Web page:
The equations of a **permanent magnet DC machine** read as
follows (Laplace operator s denotes differentiation with respect to
time):

Armature voltage loop : V_{A}- V_{i}= R_{A}(1 + s T_{A})I_{A}Armature time constant : T_{A}= L_{A}/ R_{A}Induced voltage : V_{i}= kΦ ω Flux constant : kΦ = (V_{A,Nom}- R_{A}I_{A,Nom}) / ω_{Nom}Torque : τ = kΦ I_{A}Equation of motion : s J_{tot}ω = τ - τ_{Load}Moment of inertia : J_{tot}= J_{r}+ J_{Load}Mechanical time constant : T_{m}= J_{total}ω_{Nom}/ τ_{Nom}Position : s φ = ω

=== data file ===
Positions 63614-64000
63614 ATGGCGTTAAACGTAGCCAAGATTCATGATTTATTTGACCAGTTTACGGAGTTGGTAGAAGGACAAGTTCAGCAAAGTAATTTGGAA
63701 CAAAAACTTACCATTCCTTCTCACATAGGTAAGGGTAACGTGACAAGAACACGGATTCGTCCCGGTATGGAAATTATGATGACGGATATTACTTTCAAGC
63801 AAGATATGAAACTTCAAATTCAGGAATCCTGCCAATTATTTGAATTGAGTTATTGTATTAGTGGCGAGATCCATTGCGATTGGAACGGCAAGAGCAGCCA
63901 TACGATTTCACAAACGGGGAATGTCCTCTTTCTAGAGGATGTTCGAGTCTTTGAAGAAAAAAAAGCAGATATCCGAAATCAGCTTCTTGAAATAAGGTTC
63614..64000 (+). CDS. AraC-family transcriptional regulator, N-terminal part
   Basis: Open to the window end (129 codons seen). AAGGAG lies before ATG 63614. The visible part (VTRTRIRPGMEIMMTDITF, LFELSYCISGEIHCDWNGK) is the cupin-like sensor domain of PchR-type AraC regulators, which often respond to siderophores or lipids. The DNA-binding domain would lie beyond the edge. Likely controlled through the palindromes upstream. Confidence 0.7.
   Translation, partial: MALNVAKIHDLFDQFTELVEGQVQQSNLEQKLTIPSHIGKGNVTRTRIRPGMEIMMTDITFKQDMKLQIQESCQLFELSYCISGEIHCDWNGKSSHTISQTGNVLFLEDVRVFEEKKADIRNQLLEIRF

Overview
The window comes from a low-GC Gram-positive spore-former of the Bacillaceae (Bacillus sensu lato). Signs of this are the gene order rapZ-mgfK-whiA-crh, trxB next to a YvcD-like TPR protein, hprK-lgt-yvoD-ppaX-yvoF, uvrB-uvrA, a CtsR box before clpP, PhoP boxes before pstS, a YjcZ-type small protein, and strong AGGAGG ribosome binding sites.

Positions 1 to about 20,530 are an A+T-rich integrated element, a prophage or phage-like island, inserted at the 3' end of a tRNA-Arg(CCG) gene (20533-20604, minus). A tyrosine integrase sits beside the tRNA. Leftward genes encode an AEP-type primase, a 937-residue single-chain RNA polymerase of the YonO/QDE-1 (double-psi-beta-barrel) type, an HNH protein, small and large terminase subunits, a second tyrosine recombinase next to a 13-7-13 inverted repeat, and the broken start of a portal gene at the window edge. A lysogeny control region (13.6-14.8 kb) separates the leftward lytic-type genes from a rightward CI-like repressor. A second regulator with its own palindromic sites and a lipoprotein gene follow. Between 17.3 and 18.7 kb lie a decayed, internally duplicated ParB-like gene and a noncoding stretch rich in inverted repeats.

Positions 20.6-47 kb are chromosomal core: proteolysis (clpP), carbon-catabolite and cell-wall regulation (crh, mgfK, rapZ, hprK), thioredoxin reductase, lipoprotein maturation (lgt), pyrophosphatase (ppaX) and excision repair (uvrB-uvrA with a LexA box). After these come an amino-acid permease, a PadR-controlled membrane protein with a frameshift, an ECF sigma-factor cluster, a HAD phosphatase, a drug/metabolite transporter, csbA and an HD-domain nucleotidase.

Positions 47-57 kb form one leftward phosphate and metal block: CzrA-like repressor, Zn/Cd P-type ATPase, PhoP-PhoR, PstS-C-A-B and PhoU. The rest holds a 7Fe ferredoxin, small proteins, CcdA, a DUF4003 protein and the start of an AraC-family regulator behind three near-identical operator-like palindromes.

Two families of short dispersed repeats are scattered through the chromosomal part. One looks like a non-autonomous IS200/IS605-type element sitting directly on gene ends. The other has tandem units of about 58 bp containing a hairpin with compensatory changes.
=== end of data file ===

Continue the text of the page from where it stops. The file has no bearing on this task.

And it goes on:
The **inverter** applies the reference voltage to the
machine, but normally we have to take a dead time into account. The
inverter's dead time is approximated by a first order block with
time constant = dead time **T _{d}**.

The example VoltageSupplied applies a step voltage to the machine at stand still, the load torque is linearly dependent on speed.

Speed will rise up to that point of operation, where the difference between armature voltage and induced voltage drives an armature current which causes a torque that is in balance with the load torque at that speed.

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